Britannica blog featured this video on the less well known potential of blogging.
Britannica blog featured this video on the less well known potential of blogging.
This image compliments of Dean Shareski
One of the things that made me pause for thought during the PLP Kickoff yesterday, was when Will Richardson and Sheryl Nussbaum-Beach told us to participate in the NING environment just for ourselves for the time being.
I was talking to someone recently and we were discussing how blogging and participating in Web 2.0 applications is such a joy for educators because it’s feeding us. Teaching can be exhausting. Teachers are giving non-stop but not always replenishing their own supplies. The best part about learning through connected networks, Twitter, NINGs,etc. is that you get so much out of what others put out there. It’s the interconnectivity (long word for connection, I think) that is so good for you. And so much choice, you don’t know where to start. If you don’t refuel, you eventually stop.
We need to be selfish, that is, to feed ourselves as well as our students. To take time to read, think, discuss and wait before giving out. That’s not as selfish as it sounds. Fact is, when we’re bursting with ideas from meaningful interaction with others, people around us can’t fail to see this. Modelling Web 2.0 functioning is like sending sparks out.
The Independent featured an article with this poignant question – can intelligent literature survive in the digital age? As the article says, ‘Is the paper-and-ink book heading the way of the papyrus scroll?’ This is indeed a question worth devoting more than a couple of minutes to.
The crucial question is – whether all our online reading – the fragmented, stylistically-challenged emails and microblogging – has taken its toll on our attention span? Nicholas Carr of ‘Is Google making us stupid?’ fame has added to the debate by claiming that the internet is responsible for his downward spiral in longterm concentration: ‘Once I was a scuba diver in the sea of words. Now I zip along the surface like a guy on a Jet Ski.’
Scott Karp, who writes a blog about online media, claims he used to be a voracious reader, but has now stopped reading books altogether. Is the internet to blame? Other people quoted in this article admit that they are now unable to concentrate on more than a couple of paragraphs at a time, and that they skim read, rather than read and think deeply.
A recently published study of online research habits , conducted by scholars from University College London’ claims the following:
‘It is clear that users are not reading online in the traditional sense; indeed there are signs that new forms of “reading” are emerging as users “power browse” horizontally through titles, contents pages and abstracts going for quick wins. It almost seems that they go online to avoid reading in the traditional sense.’ Still, the article does maintain that we are reading more now than when television was the preferred (only?) medium. Personally, I find it difficult not to skip around when links abound and I’m torn between too many tantalising directions.
Carr supports this behaviour with the following observation:
‘When the Net absorbs a medium, that medium is re-created in the Net’s image. It injects the medium’s content with hyperlinks, blinking ads, and other digital gewgaws, and it surrounds the content with the content of all the other media it has absorbed. A new e-mail message, for instance, may announce its arrival as we’re glancing over the latest headlines at a newspaper’s site. The result is to scatter our attention and diffuse our concentration.’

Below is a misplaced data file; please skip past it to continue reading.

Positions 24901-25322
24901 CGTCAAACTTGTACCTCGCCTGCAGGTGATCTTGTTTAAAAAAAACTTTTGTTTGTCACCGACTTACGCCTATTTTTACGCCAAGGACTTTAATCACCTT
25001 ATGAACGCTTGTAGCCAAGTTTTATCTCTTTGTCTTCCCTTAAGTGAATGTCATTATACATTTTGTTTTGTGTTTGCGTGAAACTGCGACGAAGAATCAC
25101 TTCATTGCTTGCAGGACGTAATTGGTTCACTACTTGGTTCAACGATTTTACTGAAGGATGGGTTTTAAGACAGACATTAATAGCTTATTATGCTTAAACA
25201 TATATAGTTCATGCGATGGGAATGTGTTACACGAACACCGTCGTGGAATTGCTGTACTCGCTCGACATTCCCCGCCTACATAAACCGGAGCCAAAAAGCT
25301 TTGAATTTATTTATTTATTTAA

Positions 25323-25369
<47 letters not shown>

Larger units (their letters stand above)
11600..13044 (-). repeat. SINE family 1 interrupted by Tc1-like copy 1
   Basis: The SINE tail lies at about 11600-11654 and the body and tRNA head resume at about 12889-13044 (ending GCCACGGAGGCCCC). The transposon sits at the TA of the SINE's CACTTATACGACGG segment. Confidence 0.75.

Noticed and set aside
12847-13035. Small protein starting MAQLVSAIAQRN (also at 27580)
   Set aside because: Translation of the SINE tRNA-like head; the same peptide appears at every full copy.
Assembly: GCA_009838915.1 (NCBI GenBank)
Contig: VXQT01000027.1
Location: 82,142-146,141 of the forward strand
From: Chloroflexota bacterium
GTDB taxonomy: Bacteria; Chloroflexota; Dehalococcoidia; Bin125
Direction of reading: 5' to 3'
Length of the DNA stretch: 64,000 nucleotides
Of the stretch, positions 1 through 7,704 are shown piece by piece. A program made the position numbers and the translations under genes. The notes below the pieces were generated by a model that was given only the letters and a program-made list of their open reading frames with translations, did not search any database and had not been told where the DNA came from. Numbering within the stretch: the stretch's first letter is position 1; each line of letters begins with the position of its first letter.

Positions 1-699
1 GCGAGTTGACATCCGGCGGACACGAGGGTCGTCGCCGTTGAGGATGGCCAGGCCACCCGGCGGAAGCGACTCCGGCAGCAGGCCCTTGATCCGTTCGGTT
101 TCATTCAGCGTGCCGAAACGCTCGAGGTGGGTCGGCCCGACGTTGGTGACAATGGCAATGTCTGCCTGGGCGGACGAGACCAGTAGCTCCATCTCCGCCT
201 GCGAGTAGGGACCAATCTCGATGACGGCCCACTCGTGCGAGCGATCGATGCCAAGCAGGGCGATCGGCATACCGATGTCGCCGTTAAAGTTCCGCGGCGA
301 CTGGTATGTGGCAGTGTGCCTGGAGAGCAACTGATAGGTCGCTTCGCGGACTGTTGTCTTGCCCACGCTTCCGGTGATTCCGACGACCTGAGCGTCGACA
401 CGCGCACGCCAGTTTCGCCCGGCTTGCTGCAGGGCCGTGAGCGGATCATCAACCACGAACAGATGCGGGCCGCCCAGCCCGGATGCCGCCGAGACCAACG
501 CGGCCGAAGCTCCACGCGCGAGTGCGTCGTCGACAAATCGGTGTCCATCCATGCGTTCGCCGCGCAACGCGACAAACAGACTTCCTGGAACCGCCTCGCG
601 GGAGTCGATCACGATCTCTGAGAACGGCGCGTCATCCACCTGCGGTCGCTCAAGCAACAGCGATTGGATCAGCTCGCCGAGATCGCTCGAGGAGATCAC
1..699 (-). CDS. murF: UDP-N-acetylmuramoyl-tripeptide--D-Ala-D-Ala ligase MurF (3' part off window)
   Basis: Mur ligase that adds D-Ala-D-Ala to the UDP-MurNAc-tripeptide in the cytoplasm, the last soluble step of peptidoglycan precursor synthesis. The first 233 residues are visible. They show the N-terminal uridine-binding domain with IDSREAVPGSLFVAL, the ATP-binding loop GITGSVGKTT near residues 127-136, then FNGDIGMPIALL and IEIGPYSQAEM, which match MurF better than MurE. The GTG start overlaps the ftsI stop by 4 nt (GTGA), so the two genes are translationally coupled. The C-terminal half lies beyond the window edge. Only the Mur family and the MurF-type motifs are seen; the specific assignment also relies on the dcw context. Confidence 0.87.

But is this fear of change typical of the fear each generation experiences?
‘In Plato’s Phaedrus, Socrates bemoaned the development of writing. He feared that, as people came to rely on the written word as a substitute for the knowledge they used to carry inside their heads, they would, in the words of one of the dialogue’s characters, “cease to exercise their memory and become forgetful.’ That may be so, but in today’s ‘information age’, it would be foolish to try to carry all the knowledge we read inside our heads, especially when access is so easy.
If the internet and Google are wired for quick knowledge-access, then surely, we realise that we don’t just read for knowledge. We read fiction, for example, as we regard art, to enter into a transformed, deeper(?) reality; to savour language and perceptions; to gain insight into the human condition; to gain moral, social and philosophical truths; to experience many things besides.
Are we losing/have we lost something in our move to 21st century literacies? Is it a matter of a lost language or genetic traces that will never be repaired? Even avid readers will necessarily read less traditional, hard-copy literature, if only because they are also keeping up with blogs, wikis and RSS feeds? Are we becoming ‘pancake people’, as the playwright, Richard Foreman, suggests?
Now, according to The Independent, many serious writers complain that challenging fiction doesn’t appeal – “difficult” novels don’t sell. To sell now, ‘books evidently need to be big on plot and incident, short on interior monologue.’ What are the consequences for teachers and librarians, trying to encourage young people to read? Are we trying to keep grandma alive? And besides, if we admit it, our own reading patterns are changing to some extent. And yet, websites that give exposure to books can only increase readership. Just think about all the literature you might be tempted to read after reading somebody’s passionate review or after searching Google Book Search.
If only you had the time or could get off the internet!
I was talking to one of our Indonesian teachers, and he asked about the possibility of connecting his class to one in Indonesia. At a recent SLAV PD, Camilla Elliott suggested ePals. It’s a secure place for teachers to connect their students to classrooms around the world, taking advantage of a cultural exchange far beyond the limits of the textbook. You can connect with classrooms either through the forum on the project index page or the search box on ePals’ home page. Through ‘classroom match’ I typed in ‘Indonesia’ and the age range of the students. There were many results such as this one: